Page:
Is it illegal for a 10-year-old to see PG-13 movies?
From Star Wars: The Force Awakens to Hunger Games, and The Hobbit to Harry Potter and the Deathly Hallows, kids are flocking to theaters to see movies with PG-13 ratings.
So the question becomes: Is it against the law for a child aged 10 or 11 or 12 to see movies that are rated PG-13 — or even rated R?
Although there’s a bit of occasional confusion about pretty much all the film ratings — well, except for G, meaning “General audiences” (that is, everyone) — it seems to be PG-13 that provokes the most head-scratching among parents of curious movie-goers.
Originally adopted July 1, 1984, the PG-13 rating was established as a direct result of controversy over Indiana Jones and the Temple of Doom and Gremlins both being released with PG ratings (“Parental guidance suggested”), despite graphic violence that made them slightly less than kid-friendly — but not explicit enough to warrant an R rating.
Valenti agreed, and on August 10, 1984, Red Dawn became the first movie in history to receive a PG-13 rating. Essentially, it says that kids less than 13 years old should not see a film rated PG-13, unless they are with a parent or guardian.
Put simply, no. There’s nothing illegal about bringing a 10 year old to a PG-13 movie — because that’s exactly what the rating means. You, as a parent, are allowed to determine if your child is mature enough to handle the subject matter of a given film. Quoting directly from the MPAA’s definition and description of the PG-13 rating:
“A PG-13 rating is a sterner warning by the Rating Board to parents to determine whether their children under age 13 should view the motion picture, as some material might not be suited for them.”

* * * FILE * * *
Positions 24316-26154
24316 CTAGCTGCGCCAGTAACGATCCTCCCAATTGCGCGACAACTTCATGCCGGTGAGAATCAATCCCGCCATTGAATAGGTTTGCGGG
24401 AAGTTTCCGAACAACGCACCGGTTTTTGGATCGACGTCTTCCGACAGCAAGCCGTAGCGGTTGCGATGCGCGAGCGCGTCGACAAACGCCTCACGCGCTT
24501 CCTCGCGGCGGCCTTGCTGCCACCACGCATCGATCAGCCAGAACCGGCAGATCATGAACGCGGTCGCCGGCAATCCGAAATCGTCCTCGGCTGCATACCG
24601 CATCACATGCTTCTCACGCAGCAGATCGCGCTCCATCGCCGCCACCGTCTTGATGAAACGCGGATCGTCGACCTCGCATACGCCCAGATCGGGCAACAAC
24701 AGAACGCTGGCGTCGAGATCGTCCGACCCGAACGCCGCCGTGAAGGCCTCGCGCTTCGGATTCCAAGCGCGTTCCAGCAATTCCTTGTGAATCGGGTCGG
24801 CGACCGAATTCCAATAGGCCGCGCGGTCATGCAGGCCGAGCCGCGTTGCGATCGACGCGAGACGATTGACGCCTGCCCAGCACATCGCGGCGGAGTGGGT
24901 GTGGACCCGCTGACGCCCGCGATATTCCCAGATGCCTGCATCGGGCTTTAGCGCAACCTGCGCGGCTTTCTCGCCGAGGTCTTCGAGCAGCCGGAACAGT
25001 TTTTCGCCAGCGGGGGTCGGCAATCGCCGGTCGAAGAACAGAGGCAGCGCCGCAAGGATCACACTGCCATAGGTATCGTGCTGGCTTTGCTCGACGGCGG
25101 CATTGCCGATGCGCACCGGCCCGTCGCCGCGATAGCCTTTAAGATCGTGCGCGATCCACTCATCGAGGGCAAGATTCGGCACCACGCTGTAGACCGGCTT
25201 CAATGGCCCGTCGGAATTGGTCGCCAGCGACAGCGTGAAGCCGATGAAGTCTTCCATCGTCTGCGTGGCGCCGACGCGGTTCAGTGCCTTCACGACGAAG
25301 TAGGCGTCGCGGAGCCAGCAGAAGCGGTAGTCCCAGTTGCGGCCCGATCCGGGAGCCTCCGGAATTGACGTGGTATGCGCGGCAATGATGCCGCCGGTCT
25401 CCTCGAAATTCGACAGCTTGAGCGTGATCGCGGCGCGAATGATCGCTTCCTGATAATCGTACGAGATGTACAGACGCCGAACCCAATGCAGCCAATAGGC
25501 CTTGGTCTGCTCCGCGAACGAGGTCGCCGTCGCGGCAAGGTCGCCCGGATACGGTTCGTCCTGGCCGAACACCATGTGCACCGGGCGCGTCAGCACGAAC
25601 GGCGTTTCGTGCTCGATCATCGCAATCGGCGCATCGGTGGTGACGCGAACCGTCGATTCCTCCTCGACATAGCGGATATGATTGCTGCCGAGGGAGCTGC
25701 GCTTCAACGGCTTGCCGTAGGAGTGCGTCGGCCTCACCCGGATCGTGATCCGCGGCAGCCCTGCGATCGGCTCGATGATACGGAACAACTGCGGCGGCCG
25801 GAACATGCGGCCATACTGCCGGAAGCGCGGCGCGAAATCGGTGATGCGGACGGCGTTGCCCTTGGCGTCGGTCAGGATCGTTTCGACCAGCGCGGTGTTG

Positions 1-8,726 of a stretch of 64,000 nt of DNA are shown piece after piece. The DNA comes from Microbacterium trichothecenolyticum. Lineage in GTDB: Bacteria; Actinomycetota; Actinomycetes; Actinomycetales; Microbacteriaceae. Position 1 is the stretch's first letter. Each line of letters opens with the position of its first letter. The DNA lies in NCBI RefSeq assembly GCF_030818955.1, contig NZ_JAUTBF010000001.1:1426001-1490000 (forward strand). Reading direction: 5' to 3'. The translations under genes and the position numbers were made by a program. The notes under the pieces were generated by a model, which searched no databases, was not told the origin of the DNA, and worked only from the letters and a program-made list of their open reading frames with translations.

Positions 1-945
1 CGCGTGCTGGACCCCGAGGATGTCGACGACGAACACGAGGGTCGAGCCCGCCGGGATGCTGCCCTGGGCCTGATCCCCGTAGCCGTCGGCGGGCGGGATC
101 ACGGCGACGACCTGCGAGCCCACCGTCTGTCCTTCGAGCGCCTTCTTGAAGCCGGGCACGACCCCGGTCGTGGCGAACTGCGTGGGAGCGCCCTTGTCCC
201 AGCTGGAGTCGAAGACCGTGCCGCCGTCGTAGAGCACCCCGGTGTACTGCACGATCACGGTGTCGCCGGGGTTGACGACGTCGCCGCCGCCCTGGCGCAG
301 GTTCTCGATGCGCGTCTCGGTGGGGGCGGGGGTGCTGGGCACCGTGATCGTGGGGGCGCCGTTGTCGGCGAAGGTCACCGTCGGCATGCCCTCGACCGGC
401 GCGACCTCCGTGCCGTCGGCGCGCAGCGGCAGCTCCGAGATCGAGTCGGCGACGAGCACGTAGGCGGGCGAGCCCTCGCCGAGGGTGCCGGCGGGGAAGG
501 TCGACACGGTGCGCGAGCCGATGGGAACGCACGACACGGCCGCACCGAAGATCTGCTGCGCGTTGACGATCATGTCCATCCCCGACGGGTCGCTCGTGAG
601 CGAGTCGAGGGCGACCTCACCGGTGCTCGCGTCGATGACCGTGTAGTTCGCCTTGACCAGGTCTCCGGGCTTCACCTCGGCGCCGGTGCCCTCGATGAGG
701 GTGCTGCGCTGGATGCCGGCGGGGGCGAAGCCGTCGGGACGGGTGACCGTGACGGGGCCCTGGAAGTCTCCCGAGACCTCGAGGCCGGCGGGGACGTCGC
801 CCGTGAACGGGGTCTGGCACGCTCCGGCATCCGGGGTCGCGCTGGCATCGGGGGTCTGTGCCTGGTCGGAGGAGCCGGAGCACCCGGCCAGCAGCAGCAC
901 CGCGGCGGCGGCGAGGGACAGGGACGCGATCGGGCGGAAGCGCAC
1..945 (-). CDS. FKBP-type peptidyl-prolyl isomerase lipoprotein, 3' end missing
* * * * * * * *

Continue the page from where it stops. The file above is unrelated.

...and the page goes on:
For that matter, it’s not illegal for kids under 17 to sneak into an R movie without a parent, nor is it illegal for them to do the same with an NC-17 movie. If caught, a theater will kick them out, certainly, but no law has been broken.
Essentially, although theaters are under a moral obligation to uphold the rating restrictions, they are under no legal obligation to do so. As such, film ratings aren’t like tobacco and alcohol age requirements — they are guidelines and restrictions enforced by businesses, not by the law.
For the final word on that topic, let’s look to the Classification & Rating Administration (CARA) website, which has an excellent FAQ on the topic of film ratings. In regards to the question of whether or not the rating system is a law, CARA says:
“The movie rating system is a voluntary system sponsored by the Motion Picture Association of America and the National Association of Theatre Owners.”
For more information, again, I do encourage you to visit the CARA site and read the whole FAQ, as well as the rating rules they follow.
Behind the scenes
Keep in mind that this rating system and the rules and guidelines pertaining to it only apply to the United States. Other countries have their own rating systems and guidelines — for instance, the United Kingdom has the British Board of Film Classification (BBFC) — and may see things differently, or apply their own unique perspectives when rating films.
To make things even more interesting, Canada lets each province maintain its own legislation regarding film ratings — so it’s entirely possible that a film in Ontario has a different rating than the same film in Manitoba. Adding to the fun, Quebec uses a different rating system than the rest of the country. So if you plan on bringing the kids to visit our neighbors to the north and hope to catch a flick, check out the Media Awareness Network, which describes each province’s rating criteria.